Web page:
The National Retail Federation (NRF) has urged banks to stop using the risky signature-based credit cards and instead switch to personal identification number-based (PIN) credit cards, which provide more security for consumers, retailers and banks.
NRF senior vice president and general counsel, Mallory Duncan, said everything a fraudster needs is right there on the card including the cardholder’s name, account number, expiration date and security code.
"There are technologies available that could reduce fraud. An overhaul of the fraud-prone cards that are currently used in the U.S. market is long overdue," Duncan added.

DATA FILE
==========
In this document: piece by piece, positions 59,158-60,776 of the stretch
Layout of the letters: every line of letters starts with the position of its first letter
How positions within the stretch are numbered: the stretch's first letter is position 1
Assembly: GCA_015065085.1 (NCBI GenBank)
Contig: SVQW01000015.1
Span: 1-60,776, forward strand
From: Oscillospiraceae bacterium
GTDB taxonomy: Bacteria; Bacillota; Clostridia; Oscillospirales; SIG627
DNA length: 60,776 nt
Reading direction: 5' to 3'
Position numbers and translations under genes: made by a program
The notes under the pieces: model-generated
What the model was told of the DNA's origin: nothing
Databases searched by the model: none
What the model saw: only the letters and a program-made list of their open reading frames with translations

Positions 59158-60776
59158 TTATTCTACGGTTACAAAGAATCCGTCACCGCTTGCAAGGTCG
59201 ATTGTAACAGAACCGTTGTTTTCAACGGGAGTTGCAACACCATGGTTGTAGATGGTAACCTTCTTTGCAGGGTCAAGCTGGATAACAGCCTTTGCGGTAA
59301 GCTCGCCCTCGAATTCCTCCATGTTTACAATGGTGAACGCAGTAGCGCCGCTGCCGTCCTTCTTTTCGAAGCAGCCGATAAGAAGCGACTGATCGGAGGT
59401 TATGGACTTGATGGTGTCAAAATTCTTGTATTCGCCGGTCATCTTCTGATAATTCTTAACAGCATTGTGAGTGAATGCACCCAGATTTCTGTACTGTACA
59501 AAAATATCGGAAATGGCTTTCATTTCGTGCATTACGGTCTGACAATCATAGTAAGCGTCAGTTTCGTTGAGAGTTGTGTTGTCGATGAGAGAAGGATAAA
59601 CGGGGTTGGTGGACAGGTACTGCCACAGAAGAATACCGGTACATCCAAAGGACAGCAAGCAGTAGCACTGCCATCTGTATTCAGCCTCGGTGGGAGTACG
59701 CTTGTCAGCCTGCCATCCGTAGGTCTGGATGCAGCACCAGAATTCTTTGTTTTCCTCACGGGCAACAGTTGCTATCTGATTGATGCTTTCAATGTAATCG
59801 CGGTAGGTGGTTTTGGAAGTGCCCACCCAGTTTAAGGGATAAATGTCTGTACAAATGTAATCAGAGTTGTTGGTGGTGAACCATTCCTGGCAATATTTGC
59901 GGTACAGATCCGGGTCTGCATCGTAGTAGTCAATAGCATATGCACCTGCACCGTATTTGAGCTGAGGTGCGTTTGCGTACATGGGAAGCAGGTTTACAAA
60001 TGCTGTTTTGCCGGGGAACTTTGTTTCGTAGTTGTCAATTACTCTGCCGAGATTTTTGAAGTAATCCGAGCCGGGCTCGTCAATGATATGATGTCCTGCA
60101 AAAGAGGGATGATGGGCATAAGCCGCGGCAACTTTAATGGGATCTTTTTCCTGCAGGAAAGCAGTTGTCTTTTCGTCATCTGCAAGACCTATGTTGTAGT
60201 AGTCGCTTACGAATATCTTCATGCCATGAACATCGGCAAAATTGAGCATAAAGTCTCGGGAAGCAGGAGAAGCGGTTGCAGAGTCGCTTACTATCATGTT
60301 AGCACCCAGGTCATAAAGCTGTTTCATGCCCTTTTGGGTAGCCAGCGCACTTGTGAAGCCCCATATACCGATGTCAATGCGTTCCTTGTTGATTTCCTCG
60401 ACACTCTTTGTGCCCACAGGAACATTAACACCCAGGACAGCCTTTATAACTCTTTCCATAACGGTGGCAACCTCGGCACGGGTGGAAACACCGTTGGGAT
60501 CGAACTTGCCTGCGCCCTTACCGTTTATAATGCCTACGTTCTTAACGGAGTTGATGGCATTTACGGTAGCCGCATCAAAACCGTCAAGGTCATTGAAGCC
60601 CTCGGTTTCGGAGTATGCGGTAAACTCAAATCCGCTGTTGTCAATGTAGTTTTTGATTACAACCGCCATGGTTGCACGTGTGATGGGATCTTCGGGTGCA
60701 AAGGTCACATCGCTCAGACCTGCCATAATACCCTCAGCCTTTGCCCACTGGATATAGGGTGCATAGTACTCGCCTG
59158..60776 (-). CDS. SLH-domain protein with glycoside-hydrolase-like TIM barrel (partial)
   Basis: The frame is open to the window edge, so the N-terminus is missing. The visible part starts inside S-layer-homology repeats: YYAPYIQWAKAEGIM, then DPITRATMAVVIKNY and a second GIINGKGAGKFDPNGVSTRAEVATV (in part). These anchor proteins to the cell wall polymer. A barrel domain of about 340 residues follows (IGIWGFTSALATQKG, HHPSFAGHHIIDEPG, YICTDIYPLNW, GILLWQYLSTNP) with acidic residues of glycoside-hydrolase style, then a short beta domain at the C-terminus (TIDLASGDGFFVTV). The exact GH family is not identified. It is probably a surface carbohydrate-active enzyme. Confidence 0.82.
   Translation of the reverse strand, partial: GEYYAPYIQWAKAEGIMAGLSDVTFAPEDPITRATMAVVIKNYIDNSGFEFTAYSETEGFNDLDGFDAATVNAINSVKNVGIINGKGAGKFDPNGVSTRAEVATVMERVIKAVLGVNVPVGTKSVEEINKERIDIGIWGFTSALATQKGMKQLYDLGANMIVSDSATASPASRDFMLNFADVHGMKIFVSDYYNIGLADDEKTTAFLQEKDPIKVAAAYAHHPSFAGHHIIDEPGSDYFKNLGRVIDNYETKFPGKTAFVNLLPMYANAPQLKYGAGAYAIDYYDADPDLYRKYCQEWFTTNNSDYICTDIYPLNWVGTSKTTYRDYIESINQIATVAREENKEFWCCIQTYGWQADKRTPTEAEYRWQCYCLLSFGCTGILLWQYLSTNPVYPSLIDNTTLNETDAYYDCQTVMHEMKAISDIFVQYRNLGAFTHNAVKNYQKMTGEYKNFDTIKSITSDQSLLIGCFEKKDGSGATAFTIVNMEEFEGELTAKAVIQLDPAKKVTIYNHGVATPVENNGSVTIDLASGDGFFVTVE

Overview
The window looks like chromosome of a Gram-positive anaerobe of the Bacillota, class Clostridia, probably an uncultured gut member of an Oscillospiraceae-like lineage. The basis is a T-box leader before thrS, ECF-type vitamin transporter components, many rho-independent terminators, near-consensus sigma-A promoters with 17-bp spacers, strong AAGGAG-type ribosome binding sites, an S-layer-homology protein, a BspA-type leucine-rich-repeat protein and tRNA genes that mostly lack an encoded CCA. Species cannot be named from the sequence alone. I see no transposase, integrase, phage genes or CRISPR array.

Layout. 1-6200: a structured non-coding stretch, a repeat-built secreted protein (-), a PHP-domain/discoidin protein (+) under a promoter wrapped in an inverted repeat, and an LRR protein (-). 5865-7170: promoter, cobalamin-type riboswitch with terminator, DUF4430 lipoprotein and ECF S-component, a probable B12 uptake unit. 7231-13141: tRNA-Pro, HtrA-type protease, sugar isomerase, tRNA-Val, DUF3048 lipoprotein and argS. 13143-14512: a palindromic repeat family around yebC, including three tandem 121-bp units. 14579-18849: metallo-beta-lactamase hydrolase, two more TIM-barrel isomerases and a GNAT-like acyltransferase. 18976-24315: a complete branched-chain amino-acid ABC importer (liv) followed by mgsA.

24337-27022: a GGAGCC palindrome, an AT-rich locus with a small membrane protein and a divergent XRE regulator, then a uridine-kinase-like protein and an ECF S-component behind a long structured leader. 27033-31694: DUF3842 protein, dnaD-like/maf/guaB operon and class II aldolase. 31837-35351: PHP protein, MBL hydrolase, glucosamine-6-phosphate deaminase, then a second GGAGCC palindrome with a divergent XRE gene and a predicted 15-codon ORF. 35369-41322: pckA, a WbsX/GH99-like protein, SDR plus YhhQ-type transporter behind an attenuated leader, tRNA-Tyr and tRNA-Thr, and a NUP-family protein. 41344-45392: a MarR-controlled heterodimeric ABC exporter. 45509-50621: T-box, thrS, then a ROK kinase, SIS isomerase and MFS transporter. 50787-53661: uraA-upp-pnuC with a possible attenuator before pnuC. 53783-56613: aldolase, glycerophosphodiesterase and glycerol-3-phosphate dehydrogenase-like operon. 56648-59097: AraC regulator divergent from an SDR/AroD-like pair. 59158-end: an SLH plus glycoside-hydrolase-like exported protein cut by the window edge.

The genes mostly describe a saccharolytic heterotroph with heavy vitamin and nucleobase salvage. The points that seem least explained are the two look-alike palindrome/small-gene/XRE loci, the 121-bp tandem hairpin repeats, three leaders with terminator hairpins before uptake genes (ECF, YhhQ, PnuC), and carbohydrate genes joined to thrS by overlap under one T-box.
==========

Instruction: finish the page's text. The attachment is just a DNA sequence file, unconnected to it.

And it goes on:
Therefore, a PIN-based card with or without an embedded microchip is expected to provide more security.
Duncan said it is proven, effective, and relatively easily implementable.
"PIN debit cards are close to ubiquitous worldwide, and readily producible in the U.S. Chip is a desirable add-on. If speed of implementation is of importance, then substituting PIN for signature is preferable to implementing chip," Duncan added.
In addition to switching to new PIN-based cards, NRF urges bank to take new initiatives such as end-to-end encryption of data, tokenisation rather than storing data, and mobile payments to prevent fraud and data breaches.